How Does Global Custody Work?

Understanding Global Custody Accounts and Fees

Global Custody Account Definition
A global custody account is a special type of account at a financial institution allowing affluent investors and institutions to hold all of their stocks, bonds, and other securities in a central place while working with multiple stock brokers, wealth managers, and other advisors. Roy Scott / Getty Images

One of the things that separate inexperienced investors from those who have amassed quite a bit of capital and utilize private portfolio managers is an understanding of global custody and global custody accounts.  How does global custody work?  How much does it cost?  Who are the major providers of global custody services?  Let's take a few minutes to go through these issues so you have a working knowledge of one of the most important decisions you'll have to make once you become affluent.

What Is Global Custody and Why Should Investors Care?

When you purchase a stock, bond, or other security, the broker of your choice executes the trade.  It handles the paperwork, records the details of the price that was agreed upon between the parties, and arranges to exchange cash for the stock certificate (or, these days, electronic entry) on the corporation's books via the transfer agent showing that you now own the asset.  Typically, trades settle in three business days here in the United States.  That means by the deadline, you have to show up with your part of the deal - in this case, liquid cash to complete the purchase - and the counter-party has to show up with their part of the deal - the asset that is to be transferred to your name.  Failure to deliver or settle can result in penalties, fees, and problems with regulatory bodies.

Small investors don't give this process much thought because of retail stock brokerage firms almost all, without exception, couple custody with execution services.

 If you put $10,000 into an account at a discount broker like E-Trade, you deposit cash into your brokerage account, enter the trade, see the money taken from you instantaneously, and the shares deposited onto your account ledger.  That's not, actually, what is happening.  E-Trade is simply taking your money and holding onto it until the settlement date, then taking possession of your shares for you.

 In almost all cases, they won't even register the stock in your name directly, but rather, will enter it in their name while recording you as the beneficial owner.  In such a situation, it is said your stock is held "in a street name" since the company you own doesn't actually know who you are.  They just see your brokerage firm on the roster of owners as they are holding it on your behalf.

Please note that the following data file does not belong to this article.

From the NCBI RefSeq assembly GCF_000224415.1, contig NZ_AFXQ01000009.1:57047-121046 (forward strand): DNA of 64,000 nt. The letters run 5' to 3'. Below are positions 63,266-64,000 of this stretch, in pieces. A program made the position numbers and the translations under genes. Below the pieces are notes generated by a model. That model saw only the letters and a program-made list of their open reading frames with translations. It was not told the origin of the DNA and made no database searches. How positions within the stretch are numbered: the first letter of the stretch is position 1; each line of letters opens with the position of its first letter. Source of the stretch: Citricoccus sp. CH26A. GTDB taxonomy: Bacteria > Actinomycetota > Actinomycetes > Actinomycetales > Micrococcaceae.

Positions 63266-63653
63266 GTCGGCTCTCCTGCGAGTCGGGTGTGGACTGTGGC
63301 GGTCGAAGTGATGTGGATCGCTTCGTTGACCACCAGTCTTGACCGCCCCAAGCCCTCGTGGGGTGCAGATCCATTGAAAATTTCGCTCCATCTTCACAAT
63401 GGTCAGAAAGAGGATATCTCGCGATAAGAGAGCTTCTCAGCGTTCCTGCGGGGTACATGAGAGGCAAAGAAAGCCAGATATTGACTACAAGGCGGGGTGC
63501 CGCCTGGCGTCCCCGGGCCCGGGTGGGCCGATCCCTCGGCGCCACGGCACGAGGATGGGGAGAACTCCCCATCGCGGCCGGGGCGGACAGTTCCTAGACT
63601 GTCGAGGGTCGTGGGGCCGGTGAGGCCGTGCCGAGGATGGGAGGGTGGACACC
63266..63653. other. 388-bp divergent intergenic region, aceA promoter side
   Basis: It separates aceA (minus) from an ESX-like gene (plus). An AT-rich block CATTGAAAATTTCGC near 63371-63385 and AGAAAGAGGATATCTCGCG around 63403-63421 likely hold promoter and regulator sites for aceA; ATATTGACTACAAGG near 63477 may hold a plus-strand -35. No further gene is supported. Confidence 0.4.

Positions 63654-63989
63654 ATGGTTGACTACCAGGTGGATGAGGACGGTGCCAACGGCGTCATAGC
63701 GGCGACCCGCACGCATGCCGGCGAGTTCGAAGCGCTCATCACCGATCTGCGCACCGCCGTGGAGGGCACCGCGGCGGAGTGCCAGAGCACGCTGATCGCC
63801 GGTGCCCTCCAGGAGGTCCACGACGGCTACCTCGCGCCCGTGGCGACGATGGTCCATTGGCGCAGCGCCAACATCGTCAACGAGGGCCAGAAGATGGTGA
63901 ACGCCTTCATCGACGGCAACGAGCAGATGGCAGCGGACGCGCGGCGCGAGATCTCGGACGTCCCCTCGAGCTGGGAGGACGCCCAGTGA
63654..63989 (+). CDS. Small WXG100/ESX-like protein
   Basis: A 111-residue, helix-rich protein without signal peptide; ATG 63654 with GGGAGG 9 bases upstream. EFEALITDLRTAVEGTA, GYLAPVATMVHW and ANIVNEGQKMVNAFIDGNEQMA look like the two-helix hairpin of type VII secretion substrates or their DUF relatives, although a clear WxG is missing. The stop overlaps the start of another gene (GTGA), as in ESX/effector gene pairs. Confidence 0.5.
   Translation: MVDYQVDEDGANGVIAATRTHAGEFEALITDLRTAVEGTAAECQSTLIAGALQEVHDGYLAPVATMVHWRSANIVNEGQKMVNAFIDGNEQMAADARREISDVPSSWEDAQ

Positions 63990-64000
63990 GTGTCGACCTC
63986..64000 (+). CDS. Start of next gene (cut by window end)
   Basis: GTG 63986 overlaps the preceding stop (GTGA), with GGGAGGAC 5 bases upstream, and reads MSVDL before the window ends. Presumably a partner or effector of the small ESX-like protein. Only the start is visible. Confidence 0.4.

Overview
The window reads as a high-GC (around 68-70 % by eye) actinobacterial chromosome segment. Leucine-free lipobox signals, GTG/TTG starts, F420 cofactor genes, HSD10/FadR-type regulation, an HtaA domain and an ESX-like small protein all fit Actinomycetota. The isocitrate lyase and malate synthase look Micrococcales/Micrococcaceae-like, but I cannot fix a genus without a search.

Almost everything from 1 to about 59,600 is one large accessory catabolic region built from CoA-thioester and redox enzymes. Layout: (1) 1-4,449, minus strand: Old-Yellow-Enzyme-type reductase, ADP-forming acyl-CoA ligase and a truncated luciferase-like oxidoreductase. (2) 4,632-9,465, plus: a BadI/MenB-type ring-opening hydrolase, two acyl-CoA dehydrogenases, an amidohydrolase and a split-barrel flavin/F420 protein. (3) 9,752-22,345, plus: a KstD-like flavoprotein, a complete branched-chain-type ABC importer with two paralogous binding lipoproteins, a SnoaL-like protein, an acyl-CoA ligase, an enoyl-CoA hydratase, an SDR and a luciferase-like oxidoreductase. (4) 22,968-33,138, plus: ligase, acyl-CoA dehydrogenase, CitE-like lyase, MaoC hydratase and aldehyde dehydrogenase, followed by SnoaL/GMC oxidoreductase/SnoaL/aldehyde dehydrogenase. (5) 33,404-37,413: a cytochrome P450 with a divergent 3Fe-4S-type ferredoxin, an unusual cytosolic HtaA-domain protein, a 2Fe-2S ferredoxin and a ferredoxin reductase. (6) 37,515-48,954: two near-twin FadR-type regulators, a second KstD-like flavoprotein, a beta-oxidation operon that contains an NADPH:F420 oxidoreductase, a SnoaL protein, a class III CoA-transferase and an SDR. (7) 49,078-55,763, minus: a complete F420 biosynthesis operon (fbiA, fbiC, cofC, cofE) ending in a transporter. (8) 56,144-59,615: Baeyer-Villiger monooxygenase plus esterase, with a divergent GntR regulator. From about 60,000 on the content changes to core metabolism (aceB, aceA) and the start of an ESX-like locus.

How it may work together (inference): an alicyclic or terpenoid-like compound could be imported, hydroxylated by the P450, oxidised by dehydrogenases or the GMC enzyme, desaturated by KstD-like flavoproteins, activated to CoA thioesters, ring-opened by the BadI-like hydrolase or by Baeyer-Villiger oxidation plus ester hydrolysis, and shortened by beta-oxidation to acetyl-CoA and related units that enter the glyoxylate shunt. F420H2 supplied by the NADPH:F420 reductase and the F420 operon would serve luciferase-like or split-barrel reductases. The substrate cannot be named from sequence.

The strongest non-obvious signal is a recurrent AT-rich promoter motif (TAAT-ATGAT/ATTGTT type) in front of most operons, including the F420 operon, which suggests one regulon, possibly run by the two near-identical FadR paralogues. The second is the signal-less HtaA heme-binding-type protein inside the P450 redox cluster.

This has all sorts of benefits.  It makes life considerably easier for you, the investor.  You can frequently buy and sell in a heartbeat.  You can often instantly pledge margin debt against your stocks and bonds, using the securities as collateral in case you want to come up with money quickly without realizing your capital gains and losing the advantage of deferred taxes.  Even better, most of the downsides are taken care of for small investors because if your brokerage firm goes bankrupt, and it is a member of SIPC, there isn't much reason to worry in most cases due to the fact account balances of up to $500,000 are insured against firm failure (the cash component is lower so be careful).  This system was setup back in the 1970's following a spate of brokerage house failures that spooked investors and sent shockwaves through the financial community.

 It was so bad at the time that the father of value investing and mentor to Warren BuffettBenjamin Graham, wrote in his classic book The Intelligent Investor that every single investor should consider using a custody account at a local bank to protect himself or herself.

For investors with considerably more than $500,000 and who want all of their assets held in the same place, on a single statement; who want the freedom to hire a registered investment advisor, invest in limited partnerships, hold U.S. Treasury bonds, and a host of other valuable property, while not worrying about the $500,000 insurance limit; a global custody arrangement, preferably with a bank trust department (it has more stringent rules than broker-dealers that protect you in case of institutional failure), is the way to go.

 You can even pay to have every single position registered directly in your name through the DRS, or Direct Registration System. You assign a cash, money market, or other liquidity accounts to fund all of your purchases or receive all of your income distributions, and you instruct your global custodian to accept any incoming buy or sell orders from pre-approved brokers with whom you work.  The broker executes whatever buy or sell orders you tell it to execute (provided it believes you are good for the trade - remember, it no longer holds the securities so it has to check with the custodian to make sure you're going to keep up your end of the bargain) and the custodian sends the money or receives the asset.

At that point, the custodian handles its other major responsibilities, known as "asset servicing".  These responsibilities frequently include, but are not necessarily limited to:

  • Providing daily or monthly asset price history so you can see the value of your holdings over time on your account statements.
  • Making sure your dividends and interest are received according to the corporate announcements that have been made.